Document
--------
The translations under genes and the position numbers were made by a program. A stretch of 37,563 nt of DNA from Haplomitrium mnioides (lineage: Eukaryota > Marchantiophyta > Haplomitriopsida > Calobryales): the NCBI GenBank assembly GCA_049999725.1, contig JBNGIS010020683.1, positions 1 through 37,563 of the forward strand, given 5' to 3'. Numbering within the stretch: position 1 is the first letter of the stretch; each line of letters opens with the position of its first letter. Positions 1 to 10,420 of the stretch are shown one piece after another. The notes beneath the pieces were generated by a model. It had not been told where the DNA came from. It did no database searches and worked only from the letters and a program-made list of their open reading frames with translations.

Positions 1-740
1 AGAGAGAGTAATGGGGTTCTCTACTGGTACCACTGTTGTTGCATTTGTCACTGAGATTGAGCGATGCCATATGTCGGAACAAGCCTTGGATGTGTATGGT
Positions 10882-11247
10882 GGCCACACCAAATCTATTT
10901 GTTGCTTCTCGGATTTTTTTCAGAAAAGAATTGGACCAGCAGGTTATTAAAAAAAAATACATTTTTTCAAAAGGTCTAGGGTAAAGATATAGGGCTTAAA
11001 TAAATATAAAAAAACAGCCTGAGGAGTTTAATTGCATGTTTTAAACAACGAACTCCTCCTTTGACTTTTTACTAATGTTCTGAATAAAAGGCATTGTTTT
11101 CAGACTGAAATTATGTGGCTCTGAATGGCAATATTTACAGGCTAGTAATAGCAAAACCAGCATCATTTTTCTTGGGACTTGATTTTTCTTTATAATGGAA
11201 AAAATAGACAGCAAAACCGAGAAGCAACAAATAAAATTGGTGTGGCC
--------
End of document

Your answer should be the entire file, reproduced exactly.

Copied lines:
The translations under genes and the position numbers were made by a program. A stretch of 37,563 nt of DNA from Haplomitrium mnioides (lineage: Eukaryota > Marchantiophyta > Haplomitriopsida > Calobryales): the NCBI GenBank assembly GCA_049999725.1, contig JBNGIS010020683.1, positions 1 through 37,563 of the forward strand, given 5' to 3'. Numbering within the stretch: position 1 is the first letter of the stretch; each line of letters opens with the position of its first letter. Positions 1 to 10,420 of the stretch are shown one piece after another. The notes beneath the pieces were generated by a model. It had not been told where the DNA came from. It did no database searches and worked only from the letters and a program-made list of their open reading frames with translations.

Positions 1-740
1 AGAGAGAGTAATGGGGTTCTCTACTGGTACCACTGTTGTTGCATTTGTCACTGAGATTGAGCGATGCCATATGTCGGAACAAGCCTTGGATGTGTATGGT
Positions 10882-11247
10882 GGCCACACCAAATCTATTT
10901 GTTGCTTCTCGGATTTTTTTCAGAAAAGAATTGGACCAGCAGGTTATTAAAAAAAAATACATTTTTTCAAAAGGTCTAGGGTAAAGATATAGGGCTTAAA
11001 TAAATATAAAAAAACAGCCTGAGGAGTTTAATTGCATGTTTTAAACAACGAACTCCTCCTTTGACTTTTTACTAATGTTCTGAATAAAAGGCATTGTTTT
11101 CAGACTGAAATTATGTGGCTCTGAATGGCAATATTTACAGGCTAGTAATAGCAAAACCAGCATCATTTTTCTTGGGACTTGATTTTTCTTTATAATGGAA
11201 AAAATAGACAGCAAAACCGAGAAGCAACAAATAAAATTGGTGTGGCC